If you’d walked by the quirky, mustard-walled building at 3rd and Elgin a few months ago, you would have seen one of Tulsa’s best-known chefs – a Holland Hall and University of Oklahoma graduate – hauling huge slabs of sheetrock across the muddy floor and banging them into place with iron rods. Justin Thompson is a lot like the pioneers who built this city a century ago; he enjoys the hands-on grunt work of creation.
Walk inside that building today and you’ll see a rustic yet elegant room that welcomes diners with the glint of burnished copper, the ruddy glow of brickwork, and the subdued earth tones of pastel walls. Intricate charcoal drawings of edible plants adorn the walls.
“They’re by Taylor Young,” Thompson says. “He’s a great local artist I discovered.”
Thompson enjoys getting involved with details, with fitting raw ingredients into place to produce something a less creative person would never have dreamed of.
Finding the best ingredients, using local sources, perfecting his technique and adding creative vision and a lot of sweat and hard labor: that summarizes Thompson’s philosophy of building, probably of life, and certainly of cooking.
“How you sear the meat, how you make the sauce,” he says. “Good cooking is all about technique.” He pauses a moment. “I take a basic idea and make it better than it was before.”
He’s done it before. His physician father (who, incidentally, helped haul that sheetrock) hoped Thompson would follow him into the profession, but at OU Thompson spent more time cooking than studying his major (philosophy and zoology). He had found his vocation. A few years later, he opened his first restaurant, Ciao, on Brookside. Later, by now discovered by Tulsa super-restaurateur Tim Baker, he created The Brasserie and Sonoma. Exciting at first, his work there later became routine: supervision and administration.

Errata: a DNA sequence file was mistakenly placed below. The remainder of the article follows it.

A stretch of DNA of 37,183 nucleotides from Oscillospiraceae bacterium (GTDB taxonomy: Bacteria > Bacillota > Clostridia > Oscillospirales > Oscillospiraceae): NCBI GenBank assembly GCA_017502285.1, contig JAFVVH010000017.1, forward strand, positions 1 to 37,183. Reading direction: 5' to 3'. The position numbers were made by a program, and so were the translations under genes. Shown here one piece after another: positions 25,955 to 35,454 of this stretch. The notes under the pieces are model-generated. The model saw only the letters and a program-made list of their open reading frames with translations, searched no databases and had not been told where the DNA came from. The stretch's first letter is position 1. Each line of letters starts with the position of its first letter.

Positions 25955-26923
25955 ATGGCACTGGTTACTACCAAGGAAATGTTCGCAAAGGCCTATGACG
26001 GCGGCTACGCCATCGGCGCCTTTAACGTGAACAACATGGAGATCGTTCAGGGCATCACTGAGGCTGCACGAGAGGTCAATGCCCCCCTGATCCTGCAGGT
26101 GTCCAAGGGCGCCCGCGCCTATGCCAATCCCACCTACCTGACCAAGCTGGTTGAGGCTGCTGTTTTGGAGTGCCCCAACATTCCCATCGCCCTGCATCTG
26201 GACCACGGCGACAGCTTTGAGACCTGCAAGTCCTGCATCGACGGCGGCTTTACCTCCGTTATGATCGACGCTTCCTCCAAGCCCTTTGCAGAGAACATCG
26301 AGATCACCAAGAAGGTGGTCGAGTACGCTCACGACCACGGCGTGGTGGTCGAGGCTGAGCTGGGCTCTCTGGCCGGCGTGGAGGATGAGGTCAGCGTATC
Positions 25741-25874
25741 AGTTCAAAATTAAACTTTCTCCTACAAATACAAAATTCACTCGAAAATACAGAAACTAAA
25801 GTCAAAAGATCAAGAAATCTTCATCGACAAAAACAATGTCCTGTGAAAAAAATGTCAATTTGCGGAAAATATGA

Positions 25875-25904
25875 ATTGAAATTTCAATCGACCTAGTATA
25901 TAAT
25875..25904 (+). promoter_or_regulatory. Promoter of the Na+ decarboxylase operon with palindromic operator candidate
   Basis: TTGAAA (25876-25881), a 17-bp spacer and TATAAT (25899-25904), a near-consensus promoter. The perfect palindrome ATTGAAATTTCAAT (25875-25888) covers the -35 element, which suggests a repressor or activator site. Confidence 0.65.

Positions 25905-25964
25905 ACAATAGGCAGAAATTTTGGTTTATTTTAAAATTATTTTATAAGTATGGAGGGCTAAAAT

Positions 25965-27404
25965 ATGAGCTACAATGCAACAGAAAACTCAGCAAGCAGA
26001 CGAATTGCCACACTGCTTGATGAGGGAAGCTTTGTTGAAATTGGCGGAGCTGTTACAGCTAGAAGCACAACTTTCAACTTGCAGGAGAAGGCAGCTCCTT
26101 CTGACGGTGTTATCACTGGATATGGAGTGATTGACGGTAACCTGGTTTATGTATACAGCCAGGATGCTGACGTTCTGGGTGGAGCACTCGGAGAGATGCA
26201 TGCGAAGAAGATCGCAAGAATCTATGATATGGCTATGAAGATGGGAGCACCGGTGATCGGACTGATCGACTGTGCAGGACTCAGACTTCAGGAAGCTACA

“I missed the thrill of holding a vegetable fresh from the farm in my hand and figuring out what I was going to do with it,” he says.
Thinking of the long hours of hard, hot and sweaty work that it takes to run Juniper, Thompson’s eyes light up like a small boy’s at the gates of the Tulsa State Fair.
He devises a new menu every week. On Sunday and Monday, when the restaurant is closed, he and his talented sous-chef, Trey Winkle, meet with the dozen local farmers with whom they collaborate (tiny farms such as Three Springs Farm in Cherokee County), determine what is the best fresh produce they have available that week, and plan the menu around that. There is also a short menu that doesn’t change. It includes such dishes as sweet carrot soup with lobster and cognac cream, cucumber and local goat cheese salad with sweet Hendrick’s gin vinaigrette and rose petal focaccia (the focaccia complements the rosewater flavor of the Hendrick’s gin, says Justin), and coffee-rubbed rib eye served atop a fennel and wilted onion confit. The cooking pairs French technique with southern European ingredients and flair. Like everything else in Juniper, it is quintessentially Justin Thompson. 324 E. 3rd St., Tulsa. www.junipertulsa.com